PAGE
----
The DC of resin and composite specimens was determined using near infrared spectroscopy (NIR) . NIR spectra were acquired before photo cure and at 24 h post cure. DC was calculated as the percentage change in the integrated peak area of the 6,165 cm −1 vinyl on methacrylate absorption band normalized to the 4623 cm −1 aromatic C H absorption band area between the polymer (value after cure) and monomer (values before cure). The standard uncertainty associated with the DC measurement was <1%.

Water contact angle (WCA) measurement

The WCA measurements were carried out using the sessile drop method with a Kruss G2 system (Hamburg, Germany) at room temperature. The volume of the deionized water droplet was 2 μL, and the images of the sessile droplet were taken immediately after deposition on the substrate. Water contact angle on resins/resin composites were acquired before UV irradiation, 24 h post irradiation and one month after UV irradiation. The films were illuminated with a Blak-Ray 100 W UV lamp (365 nm) at a 20 cm distance (intensity of 10 mW/cm 2 ) for 20 min. UV irradiation was applied here to maximize the photo-catalytic activities of the TiO 2 nanoparticles in a reasonably short period of time.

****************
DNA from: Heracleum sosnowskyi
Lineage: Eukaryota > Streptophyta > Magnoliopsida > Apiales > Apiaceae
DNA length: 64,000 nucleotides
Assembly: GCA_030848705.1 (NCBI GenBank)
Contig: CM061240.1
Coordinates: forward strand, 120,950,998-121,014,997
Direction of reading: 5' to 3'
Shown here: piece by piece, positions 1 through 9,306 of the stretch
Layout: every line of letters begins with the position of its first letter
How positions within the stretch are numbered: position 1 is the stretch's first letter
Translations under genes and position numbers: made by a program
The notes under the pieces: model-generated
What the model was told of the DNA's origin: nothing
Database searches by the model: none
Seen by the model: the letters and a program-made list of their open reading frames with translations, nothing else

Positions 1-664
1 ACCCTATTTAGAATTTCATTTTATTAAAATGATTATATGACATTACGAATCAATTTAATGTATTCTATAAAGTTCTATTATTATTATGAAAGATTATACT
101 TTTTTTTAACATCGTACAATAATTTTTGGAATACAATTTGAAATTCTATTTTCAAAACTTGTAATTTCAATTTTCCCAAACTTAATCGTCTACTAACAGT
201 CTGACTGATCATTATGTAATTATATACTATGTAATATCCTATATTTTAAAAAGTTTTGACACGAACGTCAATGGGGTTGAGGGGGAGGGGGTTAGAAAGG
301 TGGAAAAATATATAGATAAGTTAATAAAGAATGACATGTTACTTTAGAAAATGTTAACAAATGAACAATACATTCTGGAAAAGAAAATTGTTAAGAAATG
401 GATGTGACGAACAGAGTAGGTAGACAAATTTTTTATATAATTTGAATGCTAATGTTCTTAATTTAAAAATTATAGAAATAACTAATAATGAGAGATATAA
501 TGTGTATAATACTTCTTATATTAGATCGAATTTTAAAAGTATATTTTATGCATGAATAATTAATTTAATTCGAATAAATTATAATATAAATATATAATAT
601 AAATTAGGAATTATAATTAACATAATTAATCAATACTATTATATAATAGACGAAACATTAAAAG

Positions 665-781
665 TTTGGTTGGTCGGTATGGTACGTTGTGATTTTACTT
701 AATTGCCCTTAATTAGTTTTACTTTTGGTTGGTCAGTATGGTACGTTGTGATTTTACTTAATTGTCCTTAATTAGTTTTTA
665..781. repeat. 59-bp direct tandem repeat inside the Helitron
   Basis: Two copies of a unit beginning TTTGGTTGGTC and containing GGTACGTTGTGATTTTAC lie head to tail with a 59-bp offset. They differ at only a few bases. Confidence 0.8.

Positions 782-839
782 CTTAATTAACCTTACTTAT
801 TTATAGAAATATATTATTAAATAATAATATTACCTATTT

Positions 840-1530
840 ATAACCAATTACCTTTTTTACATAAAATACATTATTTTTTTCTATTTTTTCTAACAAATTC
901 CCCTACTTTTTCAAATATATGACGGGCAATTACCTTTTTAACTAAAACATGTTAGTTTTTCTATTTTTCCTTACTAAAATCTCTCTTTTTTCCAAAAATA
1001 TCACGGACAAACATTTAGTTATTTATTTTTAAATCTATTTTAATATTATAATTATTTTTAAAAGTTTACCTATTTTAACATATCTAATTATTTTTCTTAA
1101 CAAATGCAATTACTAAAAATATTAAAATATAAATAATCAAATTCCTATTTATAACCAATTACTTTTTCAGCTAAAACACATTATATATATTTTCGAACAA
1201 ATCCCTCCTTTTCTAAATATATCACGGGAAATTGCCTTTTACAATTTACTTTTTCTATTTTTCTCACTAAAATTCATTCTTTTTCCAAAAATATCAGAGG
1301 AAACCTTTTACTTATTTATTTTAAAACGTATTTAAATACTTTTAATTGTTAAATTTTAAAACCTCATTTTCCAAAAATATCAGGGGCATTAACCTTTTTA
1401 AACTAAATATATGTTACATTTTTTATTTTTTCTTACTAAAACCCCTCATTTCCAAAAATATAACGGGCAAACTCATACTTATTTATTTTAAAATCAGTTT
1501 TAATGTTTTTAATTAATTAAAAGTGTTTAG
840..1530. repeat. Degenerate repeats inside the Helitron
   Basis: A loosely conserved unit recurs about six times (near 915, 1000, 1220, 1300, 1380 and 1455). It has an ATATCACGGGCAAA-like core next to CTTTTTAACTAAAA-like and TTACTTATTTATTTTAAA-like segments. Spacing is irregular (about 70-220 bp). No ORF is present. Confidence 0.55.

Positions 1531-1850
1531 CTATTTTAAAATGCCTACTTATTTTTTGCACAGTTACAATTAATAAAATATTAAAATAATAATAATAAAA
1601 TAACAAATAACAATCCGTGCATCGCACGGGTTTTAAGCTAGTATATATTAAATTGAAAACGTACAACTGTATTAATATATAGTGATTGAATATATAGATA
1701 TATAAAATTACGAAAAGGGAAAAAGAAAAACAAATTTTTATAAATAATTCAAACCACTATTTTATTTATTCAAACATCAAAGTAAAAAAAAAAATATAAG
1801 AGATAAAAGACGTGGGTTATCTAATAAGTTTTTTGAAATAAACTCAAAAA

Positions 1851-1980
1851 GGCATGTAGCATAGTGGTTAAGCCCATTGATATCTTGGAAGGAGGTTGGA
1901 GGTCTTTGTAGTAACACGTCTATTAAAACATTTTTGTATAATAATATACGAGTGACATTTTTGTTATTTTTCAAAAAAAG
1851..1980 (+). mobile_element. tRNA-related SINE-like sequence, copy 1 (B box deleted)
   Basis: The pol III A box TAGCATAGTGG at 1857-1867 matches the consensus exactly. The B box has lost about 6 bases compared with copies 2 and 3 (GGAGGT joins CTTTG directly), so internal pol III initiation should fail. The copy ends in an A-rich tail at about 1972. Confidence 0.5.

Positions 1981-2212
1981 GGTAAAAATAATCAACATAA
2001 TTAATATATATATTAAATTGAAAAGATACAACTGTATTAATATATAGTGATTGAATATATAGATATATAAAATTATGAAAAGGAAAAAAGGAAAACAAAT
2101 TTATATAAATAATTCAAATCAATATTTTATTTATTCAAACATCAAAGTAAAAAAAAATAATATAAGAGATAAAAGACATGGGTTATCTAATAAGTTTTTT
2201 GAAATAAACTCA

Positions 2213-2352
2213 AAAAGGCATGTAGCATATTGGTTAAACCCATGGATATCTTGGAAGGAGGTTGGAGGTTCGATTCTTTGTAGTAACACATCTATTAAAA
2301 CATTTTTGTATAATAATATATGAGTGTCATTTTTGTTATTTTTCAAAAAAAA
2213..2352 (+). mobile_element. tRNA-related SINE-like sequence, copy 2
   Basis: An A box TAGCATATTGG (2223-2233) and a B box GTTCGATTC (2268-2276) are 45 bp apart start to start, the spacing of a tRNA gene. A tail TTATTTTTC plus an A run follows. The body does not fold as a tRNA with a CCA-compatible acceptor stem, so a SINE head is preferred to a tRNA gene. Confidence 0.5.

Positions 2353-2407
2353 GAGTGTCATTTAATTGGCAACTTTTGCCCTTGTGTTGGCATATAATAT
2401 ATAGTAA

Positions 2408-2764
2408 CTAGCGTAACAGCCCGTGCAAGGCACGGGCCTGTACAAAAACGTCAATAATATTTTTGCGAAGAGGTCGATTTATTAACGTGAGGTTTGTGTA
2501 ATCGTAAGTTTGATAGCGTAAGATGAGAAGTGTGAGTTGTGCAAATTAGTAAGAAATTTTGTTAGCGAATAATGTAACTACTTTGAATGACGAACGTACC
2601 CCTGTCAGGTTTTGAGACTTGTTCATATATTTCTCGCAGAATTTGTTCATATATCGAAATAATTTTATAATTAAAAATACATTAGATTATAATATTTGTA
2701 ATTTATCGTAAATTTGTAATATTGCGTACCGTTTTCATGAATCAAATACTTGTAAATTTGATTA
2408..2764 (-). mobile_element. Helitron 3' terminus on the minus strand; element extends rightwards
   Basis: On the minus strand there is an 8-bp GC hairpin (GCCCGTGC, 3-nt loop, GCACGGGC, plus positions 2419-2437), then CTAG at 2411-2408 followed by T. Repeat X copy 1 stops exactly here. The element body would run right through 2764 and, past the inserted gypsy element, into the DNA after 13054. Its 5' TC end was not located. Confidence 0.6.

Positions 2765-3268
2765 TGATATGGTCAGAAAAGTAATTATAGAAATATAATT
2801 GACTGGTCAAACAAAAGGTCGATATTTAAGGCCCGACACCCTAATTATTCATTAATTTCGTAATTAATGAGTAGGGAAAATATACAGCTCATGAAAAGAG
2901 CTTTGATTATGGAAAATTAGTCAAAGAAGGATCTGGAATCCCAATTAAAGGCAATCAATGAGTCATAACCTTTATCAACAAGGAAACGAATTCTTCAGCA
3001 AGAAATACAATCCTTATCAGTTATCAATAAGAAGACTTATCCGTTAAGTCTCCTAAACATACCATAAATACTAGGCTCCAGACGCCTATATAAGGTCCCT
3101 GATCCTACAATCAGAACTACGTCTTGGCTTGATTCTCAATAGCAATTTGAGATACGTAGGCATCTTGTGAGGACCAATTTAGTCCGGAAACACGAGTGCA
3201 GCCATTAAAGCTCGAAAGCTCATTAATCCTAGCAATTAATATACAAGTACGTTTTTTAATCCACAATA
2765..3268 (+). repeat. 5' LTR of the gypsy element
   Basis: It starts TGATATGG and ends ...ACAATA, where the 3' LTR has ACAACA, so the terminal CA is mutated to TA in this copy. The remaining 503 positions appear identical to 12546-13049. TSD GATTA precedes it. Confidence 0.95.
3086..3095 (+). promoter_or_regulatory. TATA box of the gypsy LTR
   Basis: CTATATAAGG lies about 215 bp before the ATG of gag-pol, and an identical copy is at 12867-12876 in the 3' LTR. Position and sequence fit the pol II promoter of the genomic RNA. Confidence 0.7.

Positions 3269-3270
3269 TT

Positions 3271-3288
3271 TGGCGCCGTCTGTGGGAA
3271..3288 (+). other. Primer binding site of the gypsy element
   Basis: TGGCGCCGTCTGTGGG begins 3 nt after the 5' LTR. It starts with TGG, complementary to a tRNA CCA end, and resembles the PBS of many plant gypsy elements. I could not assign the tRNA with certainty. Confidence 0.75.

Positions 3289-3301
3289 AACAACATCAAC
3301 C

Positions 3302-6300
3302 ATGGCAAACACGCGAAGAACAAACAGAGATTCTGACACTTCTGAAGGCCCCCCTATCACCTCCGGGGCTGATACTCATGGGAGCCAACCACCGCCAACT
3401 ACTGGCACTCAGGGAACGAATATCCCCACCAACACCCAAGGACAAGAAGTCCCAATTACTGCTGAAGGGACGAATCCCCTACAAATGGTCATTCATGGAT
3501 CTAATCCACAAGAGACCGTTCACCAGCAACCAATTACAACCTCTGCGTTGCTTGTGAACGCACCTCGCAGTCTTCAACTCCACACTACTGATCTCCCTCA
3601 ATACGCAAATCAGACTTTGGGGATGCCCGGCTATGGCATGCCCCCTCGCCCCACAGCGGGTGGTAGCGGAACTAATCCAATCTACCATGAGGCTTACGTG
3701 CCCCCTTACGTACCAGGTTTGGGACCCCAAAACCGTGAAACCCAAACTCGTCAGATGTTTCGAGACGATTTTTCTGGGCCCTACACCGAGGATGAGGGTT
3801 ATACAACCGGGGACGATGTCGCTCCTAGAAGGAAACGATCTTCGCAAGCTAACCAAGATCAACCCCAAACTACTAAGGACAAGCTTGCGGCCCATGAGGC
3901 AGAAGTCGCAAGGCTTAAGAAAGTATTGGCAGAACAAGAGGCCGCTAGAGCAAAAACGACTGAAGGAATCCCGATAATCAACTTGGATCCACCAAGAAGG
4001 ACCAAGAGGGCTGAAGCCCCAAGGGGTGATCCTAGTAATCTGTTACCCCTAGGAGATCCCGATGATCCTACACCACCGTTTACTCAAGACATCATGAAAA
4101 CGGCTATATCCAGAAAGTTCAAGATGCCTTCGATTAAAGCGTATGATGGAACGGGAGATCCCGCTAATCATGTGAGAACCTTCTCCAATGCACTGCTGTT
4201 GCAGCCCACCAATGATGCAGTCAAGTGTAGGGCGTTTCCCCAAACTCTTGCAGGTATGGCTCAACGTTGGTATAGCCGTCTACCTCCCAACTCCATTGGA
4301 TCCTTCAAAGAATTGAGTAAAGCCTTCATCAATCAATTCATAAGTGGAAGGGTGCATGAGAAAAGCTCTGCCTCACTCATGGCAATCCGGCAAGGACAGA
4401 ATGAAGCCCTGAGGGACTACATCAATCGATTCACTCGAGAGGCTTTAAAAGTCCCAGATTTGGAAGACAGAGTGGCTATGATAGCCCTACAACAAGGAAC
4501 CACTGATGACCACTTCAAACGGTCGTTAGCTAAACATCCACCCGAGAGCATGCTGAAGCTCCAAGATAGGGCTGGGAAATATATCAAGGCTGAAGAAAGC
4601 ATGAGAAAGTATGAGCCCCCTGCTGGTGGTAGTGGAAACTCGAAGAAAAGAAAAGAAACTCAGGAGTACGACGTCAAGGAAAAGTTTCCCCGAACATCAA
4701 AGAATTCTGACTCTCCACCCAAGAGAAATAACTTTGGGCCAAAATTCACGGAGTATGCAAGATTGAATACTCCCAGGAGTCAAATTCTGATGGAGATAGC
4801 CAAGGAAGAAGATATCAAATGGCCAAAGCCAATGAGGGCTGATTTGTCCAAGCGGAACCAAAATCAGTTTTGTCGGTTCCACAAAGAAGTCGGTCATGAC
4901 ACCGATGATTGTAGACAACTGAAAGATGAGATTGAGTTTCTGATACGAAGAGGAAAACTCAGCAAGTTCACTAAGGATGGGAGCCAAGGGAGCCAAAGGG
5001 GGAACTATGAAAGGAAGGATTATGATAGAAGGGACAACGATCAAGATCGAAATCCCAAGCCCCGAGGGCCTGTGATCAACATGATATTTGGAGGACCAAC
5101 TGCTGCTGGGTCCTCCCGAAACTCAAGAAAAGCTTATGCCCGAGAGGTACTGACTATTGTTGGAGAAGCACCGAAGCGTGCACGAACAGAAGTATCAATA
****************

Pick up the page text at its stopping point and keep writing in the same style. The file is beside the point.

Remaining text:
Statistical analysis

One-way analysis of variance (ANOVA) with a 95% confidence interval was used to indicate significant differences between the experimental groups.

Materials and methods

Materials and sample preparation

Resin 1

1 Certain equipment, instruments or materials are identified in this paper to adequately specify the experimental details. Such identification does not imply recommendation by the National Institute of Standards and Technology, nor does it imply the materials are necessary the best available for the purpose.